China’s foreign minister began a visit to Kenya on Wednesday, received at the Moi International Airport Mombasa by Foreign Affairs Cabinet Secretary Raychelle Omamo.
Wang Yi will pay a courtesy call on President Uhuru Kenyatta and participate in a Ministerial Roundtable Meeting with Cabinet Secretaries. “The visit gives the two countries an opportunity to enhance bilateral relations by signing Agreements and further cement the Comprehensive Strategic Cooperation Partnership,” said Ambassador Omamo.
Kenya is the second of three stops on Wang’s African tour, after Eritrea and before Comoros. Eritrea joined Chinese President Xi Jinping’s Belt and Road Initiative (BRI), a long-term plan to fund and build infrastructure linking China to the rest of the world, in November.
The Kenyan government has relied on Chinese loans to develop infrastructure but faces criticism over the resulting debt burden.
China has lent African countries billions of dollars as part of the BRI, including $5 billion for the construction of a modern railway from the Kenyan port of Mombasa.
That model has been evolving, partly under the strain of the COVID-19 pandemic and its economic fallout and partly because of a backlash from African critics against rising debt levels. China is shifting from hard infrastructure loans to efforts to boost trade.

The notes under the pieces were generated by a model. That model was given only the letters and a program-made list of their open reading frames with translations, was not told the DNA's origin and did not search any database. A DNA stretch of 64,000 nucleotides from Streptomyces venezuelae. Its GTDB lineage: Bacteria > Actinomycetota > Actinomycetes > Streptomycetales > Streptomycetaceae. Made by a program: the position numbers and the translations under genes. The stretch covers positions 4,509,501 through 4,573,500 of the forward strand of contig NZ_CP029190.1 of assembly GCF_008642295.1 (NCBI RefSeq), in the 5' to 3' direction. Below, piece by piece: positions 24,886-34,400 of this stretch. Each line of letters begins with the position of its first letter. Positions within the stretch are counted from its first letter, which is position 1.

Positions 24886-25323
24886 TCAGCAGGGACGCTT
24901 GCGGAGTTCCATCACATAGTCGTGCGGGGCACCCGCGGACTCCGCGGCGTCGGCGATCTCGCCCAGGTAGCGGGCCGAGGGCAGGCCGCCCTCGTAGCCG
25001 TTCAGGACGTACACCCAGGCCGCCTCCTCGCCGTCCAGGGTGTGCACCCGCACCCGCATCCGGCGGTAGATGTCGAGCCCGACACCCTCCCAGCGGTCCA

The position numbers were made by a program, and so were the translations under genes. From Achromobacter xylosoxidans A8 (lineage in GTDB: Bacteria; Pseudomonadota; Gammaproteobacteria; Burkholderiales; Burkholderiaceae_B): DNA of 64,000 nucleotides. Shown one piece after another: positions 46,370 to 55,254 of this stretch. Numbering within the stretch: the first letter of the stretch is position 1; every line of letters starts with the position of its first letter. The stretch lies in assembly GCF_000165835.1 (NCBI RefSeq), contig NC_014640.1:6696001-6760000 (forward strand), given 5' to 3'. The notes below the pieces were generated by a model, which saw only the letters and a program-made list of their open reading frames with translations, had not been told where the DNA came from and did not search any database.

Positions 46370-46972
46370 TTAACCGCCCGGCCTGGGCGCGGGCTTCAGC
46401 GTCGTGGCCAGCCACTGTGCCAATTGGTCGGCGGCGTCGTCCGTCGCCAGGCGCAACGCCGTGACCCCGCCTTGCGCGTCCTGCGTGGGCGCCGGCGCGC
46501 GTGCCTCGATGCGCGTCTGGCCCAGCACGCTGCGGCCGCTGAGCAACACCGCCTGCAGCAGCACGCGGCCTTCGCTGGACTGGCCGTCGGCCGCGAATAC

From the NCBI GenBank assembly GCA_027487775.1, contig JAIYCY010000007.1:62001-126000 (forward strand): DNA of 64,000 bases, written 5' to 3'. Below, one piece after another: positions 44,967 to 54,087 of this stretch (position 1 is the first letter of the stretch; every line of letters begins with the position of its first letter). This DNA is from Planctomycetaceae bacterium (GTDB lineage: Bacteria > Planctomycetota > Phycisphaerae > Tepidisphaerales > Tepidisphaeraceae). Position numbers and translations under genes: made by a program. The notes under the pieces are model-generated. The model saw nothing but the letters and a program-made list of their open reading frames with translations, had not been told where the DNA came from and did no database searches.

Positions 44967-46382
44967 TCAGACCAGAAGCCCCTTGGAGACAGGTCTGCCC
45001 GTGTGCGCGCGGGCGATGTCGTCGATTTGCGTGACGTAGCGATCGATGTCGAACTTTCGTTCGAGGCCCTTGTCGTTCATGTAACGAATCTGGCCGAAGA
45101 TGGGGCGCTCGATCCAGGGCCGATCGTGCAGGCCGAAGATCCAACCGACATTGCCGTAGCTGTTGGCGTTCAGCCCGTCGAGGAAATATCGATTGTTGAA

Critics of Kenya’s Debt to China
Among critics of Kenya’s reliance on Chinese funding is Kimani Ichung’wa, a ruling party lawmaker who has become a critic of the government.
“It is a debt trap and they should start renegotiating,” he told Reuters before Wang’s visit, complaining that the interest rates on Chinese loans was exorbitant.
Ichung’wa is backing William Ruto, estranged deputy to President Uhuru Kenyatta, to take over the presidency in an election scheduled for August, and said that if Ruto won his government would seek new terms for the loan repayments.
Eritrea, one of the poorest and most isolated nations in the world, is involved in the conflict in Tigray in northern Ethiopia that has destabilised the Horn of Africa region.
Lina Benabdallah, an expert on China-Africa relations at Wake Forest University in the United States, said Wang’s visit signalled Beijing’s interest in restoring stability to the Horn and in improving access to Africa via Eritrea’s Red Sea ports.
Peter Kagwanja, a professor of international relations at the University of Nairobi, said the Comoros stop was also likely linked to trade interests. The Indian Ocean archipelago sits on the rim of a maritime trade route known in China as the Maritime Silk Road and considered strategically important by Beijing, he said.
-Additional reporting by Reuters